Thus, the revolution in Iran quite swiftly destroyed the political power of the Iranian bourgeoisie, who were expropriated or fled the country when the monarchy collapsed. In 1979, state power passed from the hands of the monarchy which ruled in the interests of a handful of capitalists and aristocrats to a vanguard of Islamic clergy whose base of mass support rested on the impoverished working-class/peasant majority. The centrally-planned economy which was already in place was redirected in service of the Iranian people and nation as a whole instead of a small elite.

While the Islamists, liberals, and Marxists who took part in the revolution against the Shah had different ideas regarding what path Iran would take following the deposing of the monarchy, there was significant cross-pollination in terms of their ideas. Shia populism, representing a dissident strand of Islam that had often been at odds with the wealthy and the powerful in the Muslim world over the centuries, had common ground with many aspects of socialist thought.

A notable example of this was the political and religious development of Mahmoud Taleghani, a leading intellectual influence on the Iranian Islamic Revolution and a lieutenant of the Ayatollah Khomeini. Taleghani was imprisoned alongside Iranian Marxists under the Shah and frequently engaged in debates and discussions with them. While rejecting Marxism on the grounds that he found historical materialism incompatible with Islamic faith, he took their arguments seriously and socialism heavily influenced his ideas. In Taleghani’s famous book “Islam and Ownership,” he argued in favor of collective ownership of natural resources in the national interest, saying this was in line with Quranic teachings. Taleghani was even called ‘the Red Mullah’ for this reason.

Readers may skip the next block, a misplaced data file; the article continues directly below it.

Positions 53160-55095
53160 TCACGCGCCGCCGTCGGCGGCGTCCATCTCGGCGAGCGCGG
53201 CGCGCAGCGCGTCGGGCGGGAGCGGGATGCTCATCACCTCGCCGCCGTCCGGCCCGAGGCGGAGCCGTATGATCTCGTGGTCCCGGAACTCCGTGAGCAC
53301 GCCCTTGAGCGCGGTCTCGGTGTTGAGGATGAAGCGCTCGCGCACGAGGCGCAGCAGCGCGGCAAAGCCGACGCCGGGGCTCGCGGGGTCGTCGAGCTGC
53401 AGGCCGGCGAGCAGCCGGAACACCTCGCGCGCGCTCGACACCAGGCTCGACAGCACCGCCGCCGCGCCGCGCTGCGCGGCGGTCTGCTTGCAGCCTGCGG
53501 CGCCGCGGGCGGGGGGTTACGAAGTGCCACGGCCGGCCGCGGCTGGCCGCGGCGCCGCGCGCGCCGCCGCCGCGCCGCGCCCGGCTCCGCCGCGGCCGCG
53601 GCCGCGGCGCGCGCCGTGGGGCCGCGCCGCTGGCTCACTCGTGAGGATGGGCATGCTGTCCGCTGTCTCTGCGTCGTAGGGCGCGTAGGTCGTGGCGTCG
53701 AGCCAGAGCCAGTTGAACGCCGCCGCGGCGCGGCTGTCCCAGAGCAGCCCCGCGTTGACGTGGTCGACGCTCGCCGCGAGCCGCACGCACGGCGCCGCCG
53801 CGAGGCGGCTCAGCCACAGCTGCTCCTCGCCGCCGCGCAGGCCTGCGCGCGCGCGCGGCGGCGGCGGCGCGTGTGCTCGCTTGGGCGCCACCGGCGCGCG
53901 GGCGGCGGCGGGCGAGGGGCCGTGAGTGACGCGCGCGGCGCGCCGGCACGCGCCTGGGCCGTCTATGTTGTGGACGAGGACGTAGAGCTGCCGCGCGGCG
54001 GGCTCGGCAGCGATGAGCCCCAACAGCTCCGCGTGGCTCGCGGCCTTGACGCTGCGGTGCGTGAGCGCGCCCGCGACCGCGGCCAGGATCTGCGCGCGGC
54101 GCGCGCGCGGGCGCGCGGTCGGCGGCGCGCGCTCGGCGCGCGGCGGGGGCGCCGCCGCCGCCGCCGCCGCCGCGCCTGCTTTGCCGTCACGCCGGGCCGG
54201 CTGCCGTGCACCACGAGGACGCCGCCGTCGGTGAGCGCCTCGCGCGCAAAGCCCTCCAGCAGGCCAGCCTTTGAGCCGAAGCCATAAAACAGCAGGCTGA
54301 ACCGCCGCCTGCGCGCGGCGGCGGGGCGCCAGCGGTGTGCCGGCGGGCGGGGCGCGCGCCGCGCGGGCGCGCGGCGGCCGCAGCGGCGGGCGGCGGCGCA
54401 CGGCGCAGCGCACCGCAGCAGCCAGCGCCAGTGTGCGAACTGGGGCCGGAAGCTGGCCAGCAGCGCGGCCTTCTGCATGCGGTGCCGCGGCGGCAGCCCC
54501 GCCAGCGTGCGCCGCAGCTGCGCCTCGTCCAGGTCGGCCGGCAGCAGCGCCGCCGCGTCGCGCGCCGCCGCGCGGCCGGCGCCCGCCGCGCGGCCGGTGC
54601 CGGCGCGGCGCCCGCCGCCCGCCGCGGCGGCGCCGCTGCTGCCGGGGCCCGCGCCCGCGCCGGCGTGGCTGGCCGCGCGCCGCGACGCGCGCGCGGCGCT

In the economic policies implemented by the leadership of the Islamic Revolution since 1979, conceptions of social justice, the uplifting of the poor, and an opposition to usurious financial speculation at odds with healthy national development have helped shape Iran’s economic institutions.

Stay tuned for part 2 in this series: Iran's State Institutions Under Islamic Socialism